Toddie Woods’ freedom remained in limbo following a cancelled bond hearing on Monday.
Woods, 26, is the main suspect in the Douglas Heights shooting, and is facing a first-degree murder charge as a result. Woods made bond and has been out on house arrest for a few months. However, Woods and his wife were both arrested and charged with domestic assault on Jan. 2.
A hearing in Criminal Court Judge Don Poole’s courtroom to decide whether capias needed to be executed or the bond be increased was scheduled for last week. However, the defense asked for the preliminary hearing in General Sessions court to take place first, since that was the basis for revoking or increasing Woods’ bond. On Friday, the state asked to delay the hearing in General Sessions Court, citing the need for more time to review the case.
“The prosecutor downstairs believed there was something else they needed to take a look at, which candidly didn’t have anything to do with this case,” defense attorney Dan Ripper said/ "The case was pushed downstairs to the 24th, and that needs to get resolved. Because the resolution of that case will decide the resolution of this case.”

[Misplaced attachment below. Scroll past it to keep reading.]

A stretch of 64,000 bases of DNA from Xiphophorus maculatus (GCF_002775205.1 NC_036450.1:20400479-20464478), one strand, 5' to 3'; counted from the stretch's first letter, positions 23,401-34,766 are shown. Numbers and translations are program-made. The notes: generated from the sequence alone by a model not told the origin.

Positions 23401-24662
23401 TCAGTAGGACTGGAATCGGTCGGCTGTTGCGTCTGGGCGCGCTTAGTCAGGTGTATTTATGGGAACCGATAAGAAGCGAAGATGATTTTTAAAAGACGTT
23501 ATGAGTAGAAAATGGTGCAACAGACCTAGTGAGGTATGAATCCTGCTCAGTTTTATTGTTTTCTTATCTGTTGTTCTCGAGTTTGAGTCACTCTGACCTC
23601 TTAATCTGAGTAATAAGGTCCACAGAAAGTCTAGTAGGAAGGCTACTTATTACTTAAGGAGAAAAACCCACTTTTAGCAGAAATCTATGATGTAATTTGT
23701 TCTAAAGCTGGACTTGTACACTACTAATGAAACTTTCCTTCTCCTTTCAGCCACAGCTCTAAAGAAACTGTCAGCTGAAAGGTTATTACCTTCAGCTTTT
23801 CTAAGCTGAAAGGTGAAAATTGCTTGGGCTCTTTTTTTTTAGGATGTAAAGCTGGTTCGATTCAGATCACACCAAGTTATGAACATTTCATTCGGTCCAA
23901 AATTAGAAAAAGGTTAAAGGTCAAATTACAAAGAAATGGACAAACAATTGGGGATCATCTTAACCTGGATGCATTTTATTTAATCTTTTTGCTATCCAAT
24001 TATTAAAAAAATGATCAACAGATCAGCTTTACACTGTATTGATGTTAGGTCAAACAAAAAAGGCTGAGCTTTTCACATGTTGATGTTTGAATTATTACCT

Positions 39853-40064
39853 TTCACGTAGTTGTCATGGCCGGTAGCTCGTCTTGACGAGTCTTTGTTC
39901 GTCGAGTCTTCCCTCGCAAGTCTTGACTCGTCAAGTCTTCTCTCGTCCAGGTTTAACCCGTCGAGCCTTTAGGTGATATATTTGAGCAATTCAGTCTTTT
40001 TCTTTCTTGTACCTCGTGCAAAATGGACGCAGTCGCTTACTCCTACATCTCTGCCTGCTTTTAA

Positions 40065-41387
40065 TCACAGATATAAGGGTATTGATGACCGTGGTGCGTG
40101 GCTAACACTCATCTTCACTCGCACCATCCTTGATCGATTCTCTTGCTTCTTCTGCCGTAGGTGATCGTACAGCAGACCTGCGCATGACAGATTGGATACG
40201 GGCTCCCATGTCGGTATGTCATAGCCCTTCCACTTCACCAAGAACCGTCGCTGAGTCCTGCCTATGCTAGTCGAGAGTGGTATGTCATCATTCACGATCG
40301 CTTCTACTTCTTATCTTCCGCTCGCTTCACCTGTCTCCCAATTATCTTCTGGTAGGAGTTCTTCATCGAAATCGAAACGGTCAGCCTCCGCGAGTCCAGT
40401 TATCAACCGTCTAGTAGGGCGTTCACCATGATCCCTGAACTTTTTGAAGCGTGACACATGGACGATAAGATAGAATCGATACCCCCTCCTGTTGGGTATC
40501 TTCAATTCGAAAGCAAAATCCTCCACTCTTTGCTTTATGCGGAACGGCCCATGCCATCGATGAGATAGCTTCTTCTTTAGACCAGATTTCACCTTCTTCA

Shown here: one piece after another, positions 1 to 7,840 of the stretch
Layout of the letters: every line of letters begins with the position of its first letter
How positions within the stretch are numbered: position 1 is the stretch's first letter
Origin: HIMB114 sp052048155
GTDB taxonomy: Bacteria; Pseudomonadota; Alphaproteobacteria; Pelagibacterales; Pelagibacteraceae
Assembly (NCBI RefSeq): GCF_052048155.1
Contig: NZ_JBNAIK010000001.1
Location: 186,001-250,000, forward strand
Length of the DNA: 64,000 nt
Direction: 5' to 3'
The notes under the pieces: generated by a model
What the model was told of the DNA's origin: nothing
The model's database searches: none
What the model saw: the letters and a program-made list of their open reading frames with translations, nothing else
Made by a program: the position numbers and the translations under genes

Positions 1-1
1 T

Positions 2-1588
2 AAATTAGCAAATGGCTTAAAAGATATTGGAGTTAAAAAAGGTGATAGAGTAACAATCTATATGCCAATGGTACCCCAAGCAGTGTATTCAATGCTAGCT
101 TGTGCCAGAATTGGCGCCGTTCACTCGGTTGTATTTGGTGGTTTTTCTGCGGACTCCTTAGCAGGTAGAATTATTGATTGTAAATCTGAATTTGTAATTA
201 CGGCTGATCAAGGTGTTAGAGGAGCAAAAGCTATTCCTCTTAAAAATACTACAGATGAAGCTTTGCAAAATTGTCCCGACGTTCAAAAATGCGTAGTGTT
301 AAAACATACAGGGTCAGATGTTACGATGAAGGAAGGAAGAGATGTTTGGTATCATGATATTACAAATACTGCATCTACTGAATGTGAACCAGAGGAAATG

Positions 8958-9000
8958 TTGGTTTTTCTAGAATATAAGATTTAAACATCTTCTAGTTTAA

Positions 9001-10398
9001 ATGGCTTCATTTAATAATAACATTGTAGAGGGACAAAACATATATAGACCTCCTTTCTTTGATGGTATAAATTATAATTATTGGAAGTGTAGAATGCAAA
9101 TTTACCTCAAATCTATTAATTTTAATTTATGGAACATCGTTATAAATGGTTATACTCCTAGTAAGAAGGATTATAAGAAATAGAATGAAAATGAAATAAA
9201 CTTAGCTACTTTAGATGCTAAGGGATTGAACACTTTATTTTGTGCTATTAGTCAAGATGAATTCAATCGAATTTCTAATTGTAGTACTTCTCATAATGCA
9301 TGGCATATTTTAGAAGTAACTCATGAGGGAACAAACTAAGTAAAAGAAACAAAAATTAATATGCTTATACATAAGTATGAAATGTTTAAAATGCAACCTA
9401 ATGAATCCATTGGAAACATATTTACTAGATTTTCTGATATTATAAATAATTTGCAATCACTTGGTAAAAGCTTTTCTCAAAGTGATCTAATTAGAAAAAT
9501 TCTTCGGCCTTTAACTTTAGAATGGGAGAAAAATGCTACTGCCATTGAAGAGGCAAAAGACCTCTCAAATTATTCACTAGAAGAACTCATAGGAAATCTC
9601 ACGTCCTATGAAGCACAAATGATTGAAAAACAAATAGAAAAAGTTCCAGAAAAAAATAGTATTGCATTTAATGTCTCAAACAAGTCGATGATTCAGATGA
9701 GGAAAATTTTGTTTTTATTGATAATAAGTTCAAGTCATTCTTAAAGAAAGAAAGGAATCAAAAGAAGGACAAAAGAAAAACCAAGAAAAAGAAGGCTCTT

After hearing this, Judge Poole decided the best course of action was to put the scheduled bond hearing on hold until the matter in General Sessions Court could be resolved. After taking a quick look at his calendar, Judge Poole decided upon a date later in the month.
“Mr. Woods is on a very serious case and is on a very high bond,” said Judge Poole, “but we agreed to put it today because of what was going to happen on Friday. Based upon what happened, it looks like we’re going to be in the same circumstances as before, so we will put this on the 27th.”
There are two other co-defendants in the case, with one being his brother Omerriaeal Woods and the other being their friend Haycinth Taylor. Omerrieal Woods was also scheduled to have his bond hearing on Monday, but his attorney asked for the date to be moved to match his brother’s. The request was made by attorney Jonathan Wilson.
The other suspect, Taylor, saw his attorney withdraw from the case. Defense attorney Robin Flores said he could no longer work on the case, citing interference from those close to Taylor making it difficult to do his job.
“I should be able to talk to my client without interference from other people,” said attorney Flores. After gently reminding Taylor to allow his next attorney to do his job, Judge Poole allowed attorney Flores to remove himself from the case, and said he would appoint new counsel.